The idea for Girls at the Piano originated in two events that occurred close together.
The first was learning about the musicianship of my adoptive grandmother Alice, who emigrated from Scotland to New South Wales in 1921. To me she had always been the little old lady with whiskers who scared me half to death, so I was shocked to discover she had been a professional musician in Glasgow. I saw documents that referred to Alice’s fine soprano voice, her public concert performances, and her work as the choir mistress for one of her parish’s largest churches. But she’d never taught her own children to read music or play an instrument, which I found sad and strange.
Second, I re-read Miles Franklin’s My Brilliant Career around the same time I learned about my grandmother’s early musical life. I was struck by the ambivalent way that Sybella Melvin’s ability to sing and play the piano functioned in the novel. Her grandmother was horrified at Sybella’s ambitions to perform in public (considered unsuitable for a respectable young woman), yet her musicianship formed part of her economic value as governess to the M’Swat children, a position her own father arranged in order to clear his gambling debt to Peter M’Swat.
I thought about other piano-playing heroines in novels I’d read, among them Rachel Vinrace in Virginia Woolf’s The Voyage Out, Maggie Tulliver in George Eliot’s The Mill on the Floss, and Charlotte Bronte’s Jane Eyre. The works of Jane Austen, which I read as a teenager but did not grow to love until I was older, are full of girls at the piano: Elizabeth and Mary Bennett, Jane Fairfax, Marianne Dashwood, Anne Elliot. Unlike my grandmother, these fictional women were largely from lower-middle to upper-class families.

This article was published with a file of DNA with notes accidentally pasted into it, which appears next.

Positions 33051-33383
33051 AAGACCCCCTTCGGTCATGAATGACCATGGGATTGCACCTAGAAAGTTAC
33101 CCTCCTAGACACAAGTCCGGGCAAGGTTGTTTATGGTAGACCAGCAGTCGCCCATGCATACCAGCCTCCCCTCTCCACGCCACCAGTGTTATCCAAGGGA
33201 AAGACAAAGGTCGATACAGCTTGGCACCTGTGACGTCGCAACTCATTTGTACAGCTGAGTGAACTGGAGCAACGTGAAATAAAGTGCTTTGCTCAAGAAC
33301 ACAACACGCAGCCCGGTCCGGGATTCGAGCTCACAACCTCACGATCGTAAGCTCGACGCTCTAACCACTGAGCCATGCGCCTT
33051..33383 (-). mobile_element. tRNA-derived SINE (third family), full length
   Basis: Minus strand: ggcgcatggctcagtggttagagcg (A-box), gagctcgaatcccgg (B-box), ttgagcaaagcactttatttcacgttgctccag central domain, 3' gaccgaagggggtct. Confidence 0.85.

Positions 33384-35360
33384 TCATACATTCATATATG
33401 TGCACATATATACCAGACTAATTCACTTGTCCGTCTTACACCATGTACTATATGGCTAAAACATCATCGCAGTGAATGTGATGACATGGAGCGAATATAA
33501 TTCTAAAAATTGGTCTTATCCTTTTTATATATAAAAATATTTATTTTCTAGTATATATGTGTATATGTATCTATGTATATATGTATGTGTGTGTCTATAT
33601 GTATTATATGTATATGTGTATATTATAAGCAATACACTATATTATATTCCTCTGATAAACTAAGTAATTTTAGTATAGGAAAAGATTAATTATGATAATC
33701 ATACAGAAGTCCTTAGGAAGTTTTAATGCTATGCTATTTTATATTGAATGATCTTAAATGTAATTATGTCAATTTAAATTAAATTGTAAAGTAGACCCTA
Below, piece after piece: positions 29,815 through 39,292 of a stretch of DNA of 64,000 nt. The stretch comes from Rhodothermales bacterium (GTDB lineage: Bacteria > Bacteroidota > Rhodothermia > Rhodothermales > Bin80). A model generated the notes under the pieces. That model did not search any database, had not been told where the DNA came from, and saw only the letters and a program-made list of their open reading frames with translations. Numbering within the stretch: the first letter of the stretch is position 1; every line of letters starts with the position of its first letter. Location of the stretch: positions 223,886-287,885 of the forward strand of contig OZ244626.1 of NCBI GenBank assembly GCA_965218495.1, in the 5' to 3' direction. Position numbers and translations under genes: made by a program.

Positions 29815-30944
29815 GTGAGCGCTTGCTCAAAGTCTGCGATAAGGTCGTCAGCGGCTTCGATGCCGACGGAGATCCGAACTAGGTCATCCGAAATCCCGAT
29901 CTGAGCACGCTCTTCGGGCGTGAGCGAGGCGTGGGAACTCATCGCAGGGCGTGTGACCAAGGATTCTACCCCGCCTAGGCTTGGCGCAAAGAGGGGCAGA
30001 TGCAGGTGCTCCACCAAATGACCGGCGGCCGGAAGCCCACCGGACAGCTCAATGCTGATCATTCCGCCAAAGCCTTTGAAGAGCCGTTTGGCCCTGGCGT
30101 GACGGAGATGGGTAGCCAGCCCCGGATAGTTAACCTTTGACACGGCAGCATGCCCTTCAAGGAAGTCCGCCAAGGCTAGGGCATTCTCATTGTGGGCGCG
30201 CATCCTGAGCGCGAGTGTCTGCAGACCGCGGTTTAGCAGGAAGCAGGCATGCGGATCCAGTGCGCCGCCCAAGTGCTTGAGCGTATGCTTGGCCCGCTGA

Inspired by the idea that these fictional lives might support and contrast my grandmother’s working-class experience of musicianship, I decided to research the conditions of her childhood, the history of piano ownership, and the circumstances of her decision to leave Scotland.
At the same time, I tracked down other stories in which a woman’s ability to play the piano shaped her identity and her life choices. I was stunned at how many I found, from authors as diverse as Anton Chekhov and Thomas Hardy, Kate Chopin and Nobel prize-winner Elfriede Jelinek (The Piano Teacher). Together they formed a genealogy of fictional pianists, reflecting the social and economic conditions of women over the 19th and early 20th centuries.
Along the winding path of my research, I also read about historical women pianists – Mozart’s sister Nannerl, and the virtuosa Clara Schumann among them – whose real-life struggles felt all too familiar to my own experiences as an amateur musician in the late 20th century, despite the relative freedom I enjoyed.
As a writer, the challenge became clear: to turn my research into an unfolding story of historical figures and literary heroines, viewed through the personal lens of my own relationship to the piano and the mystery of my grandmother, in a way that connected us all – and kept the reader turning the page.
Girls at the Piano
A brilliant memoir about how learning the piano shaped the lives of two women worlds and generations apart that will resonate for music lovers everywhere and for anyone who has tried to master the piano.
Virginia Lloyd spent much of her childhood and adolescence learning and playing the piano and thought she would make a career as a pianist. When that didn't happen, she spent a long time wondering about those years of study: had they been wasted? What was their purpose? This intriguing memoir explores those questions and investigates the...